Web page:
Train: The closest major station is Pathankot railway station at a distance of 90km. Another station is Kangra station at a distcance of 25km. A cab can be hired from there directly to McLeod Ganj

Road: Several private and state buses ply from major cities such as Delhi, Chandigarh and Dharamshala to McLeod Ganj. Private car and taxi can also be hired.

 

Interesting Facts About McLeod Ganj

 

  1. McLeod Ganj was named after Sir Donald Friell McLeod, a Lieutenant Governor of Punjab who founded it in 1848 as a summer retreat. The suffix Ganj is a common Hindi word for "neighbourhood".
  2. After the Chinese occupation of Tibet in 1959, His Holiness the 14th Dalai Lama, Tenzin Gyatso, fled to India with thousands of Namgyal monks and established the Namgyal Monastery in India.

It is an ashram of Late Swami Chinmayananda and located at a distance of 10km away from Dharamsala.This ashram houses a recreation centre, a school, a health centre, a meditation hall, a huge Rama temple and a nine-metre large idol of Lord Hanuman.

An ancient fort that is located 26 km from Pathankot and 66km from Dharamsala. It attained its name from Nurjahan, the wife of the Mughal Emperor Jahangir.

Gyuto Monastery is popular for its research on Buddhist Philosophy and Tantric rituals. This famous monastery was built in the memory of soldiers who died in Tibet Freedom War.

The Tsuglagkhang Complex is a religious centre and it was built when His Holiness the Dalai Lama visited India for the first time in 1959. The complex comprises of Dalai Lama’s abode and monastery. This is one of the best places to visit in Dharamsala and abode of Dalai Lama is one of the reasons why Dharamsala tourism is on everyone’s bucket list.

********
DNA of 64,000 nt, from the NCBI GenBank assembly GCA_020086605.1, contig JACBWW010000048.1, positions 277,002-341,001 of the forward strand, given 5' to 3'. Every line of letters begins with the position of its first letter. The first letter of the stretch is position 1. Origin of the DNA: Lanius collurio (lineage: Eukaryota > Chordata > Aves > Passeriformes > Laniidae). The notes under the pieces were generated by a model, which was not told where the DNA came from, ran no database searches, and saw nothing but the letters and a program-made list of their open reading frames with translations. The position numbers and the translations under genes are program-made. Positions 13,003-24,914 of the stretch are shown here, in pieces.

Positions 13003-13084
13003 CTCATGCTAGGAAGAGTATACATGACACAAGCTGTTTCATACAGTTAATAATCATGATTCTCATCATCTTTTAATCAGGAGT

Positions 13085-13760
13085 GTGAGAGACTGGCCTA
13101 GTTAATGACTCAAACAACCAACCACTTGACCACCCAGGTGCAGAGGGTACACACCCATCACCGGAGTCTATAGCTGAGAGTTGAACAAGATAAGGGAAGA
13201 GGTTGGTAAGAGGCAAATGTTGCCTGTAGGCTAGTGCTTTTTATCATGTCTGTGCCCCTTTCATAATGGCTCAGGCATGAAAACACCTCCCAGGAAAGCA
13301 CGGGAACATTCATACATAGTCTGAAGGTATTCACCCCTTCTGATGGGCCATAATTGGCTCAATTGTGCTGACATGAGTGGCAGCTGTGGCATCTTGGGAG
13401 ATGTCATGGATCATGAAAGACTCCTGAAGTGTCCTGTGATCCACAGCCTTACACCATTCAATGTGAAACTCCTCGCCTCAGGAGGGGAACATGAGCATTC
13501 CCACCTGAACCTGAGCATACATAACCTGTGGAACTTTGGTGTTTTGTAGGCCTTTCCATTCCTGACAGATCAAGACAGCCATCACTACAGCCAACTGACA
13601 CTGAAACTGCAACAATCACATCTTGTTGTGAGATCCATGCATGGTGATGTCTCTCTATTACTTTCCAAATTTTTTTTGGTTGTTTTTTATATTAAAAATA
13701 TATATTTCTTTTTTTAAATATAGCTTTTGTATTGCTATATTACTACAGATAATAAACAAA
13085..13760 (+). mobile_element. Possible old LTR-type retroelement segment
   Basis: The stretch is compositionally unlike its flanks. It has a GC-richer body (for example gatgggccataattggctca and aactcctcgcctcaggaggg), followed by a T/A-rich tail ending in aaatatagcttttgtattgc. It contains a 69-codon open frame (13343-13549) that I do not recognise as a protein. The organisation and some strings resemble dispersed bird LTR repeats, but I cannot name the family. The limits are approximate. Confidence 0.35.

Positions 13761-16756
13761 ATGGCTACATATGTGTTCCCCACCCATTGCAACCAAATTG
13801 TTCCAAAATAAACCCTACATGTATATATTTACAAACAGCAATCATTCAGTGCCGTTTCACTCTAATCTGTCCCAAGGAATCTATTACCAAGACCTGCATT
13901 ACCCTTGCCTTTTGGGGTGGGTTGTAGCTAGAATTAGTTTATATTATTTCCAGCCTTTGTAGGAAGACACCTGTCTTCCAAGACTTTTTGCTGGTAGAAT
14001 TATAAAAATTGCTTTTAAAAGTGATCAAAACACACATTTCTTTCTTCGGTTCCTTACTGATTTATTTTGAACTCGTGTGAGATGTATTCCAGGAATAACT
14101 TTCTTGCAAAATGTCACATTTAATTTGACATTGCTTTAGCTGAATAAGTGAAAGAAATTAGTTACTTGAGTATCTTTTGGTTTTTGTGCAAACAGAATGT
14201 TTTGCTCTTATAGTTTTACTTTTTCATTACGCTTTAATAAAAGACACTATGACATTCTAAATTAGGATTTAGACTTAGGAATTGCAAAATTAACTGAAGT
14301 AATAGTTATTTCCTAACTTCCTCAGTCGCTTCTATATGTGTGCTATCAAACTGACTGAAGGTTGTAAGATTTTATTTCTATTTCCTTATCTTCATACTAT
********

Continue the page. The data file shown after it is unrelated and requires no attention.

Located far away from the main town, Naddi is picturesque village enclosed by snow-clad Dhauladhar mountain ranges. It offers mesmerising views of mountains and stunning deodar forests.

Triund hill offers a stunning view of Dhauladhar Mountains on one side and Kangra Valley on the other side. The trek takes you through stunning forests and steep and stunning mountains.

Many tourists love antiques and souvenirs and one of the best things to do in Dharamshala is to shop at the Kotwali Bazaar. Everything from prayer flags, woollen shawls, prayer wheels, painting to Tibetan carpets can be found here.

McLeod Ganj is full of restaurants in all budget ranges that cater to the taste of all types of tourists. You could eat in restaurants such as Bhagsunag, Park, Zaika Taste of Himachal or Sharma’s Bakers. Carpe Diem on Jogibara Road offers international cuisines. Chocolate log offers cakes and pastries. The Common Ground Cafe is a place where one can have Taiwanese and fusion food. Dolma and Dorji serves excellent chai and banana bread.

 

The street vendors sell momos which are safe to eat. Tibetan beverages and food can be found in Dharamsala like Thupka which is a soup, momos, thenthuk which are handmade noodles and pocha which is a salty tea churned with butter.

The busiest shopping area of Dharamsala is the Kotwali Bazaar. A lot of traditional Tibetan souvenirs and artefacts can be found here like prayer flags, woollen shawls, thangkas, prayer wheels, mandala paintings, jewellery and trinkets along with Tibetan carpets. Some of the shops house Indian and Tibetan handicrafts like miniatures of Indian Gods and Buddha, brass statues, prayer mals made of stone and wooden beads, resin sculptures, Nepalese Khukuri, antique figures, Tibetan wall hangings, and Gemstone and crystal jewellery.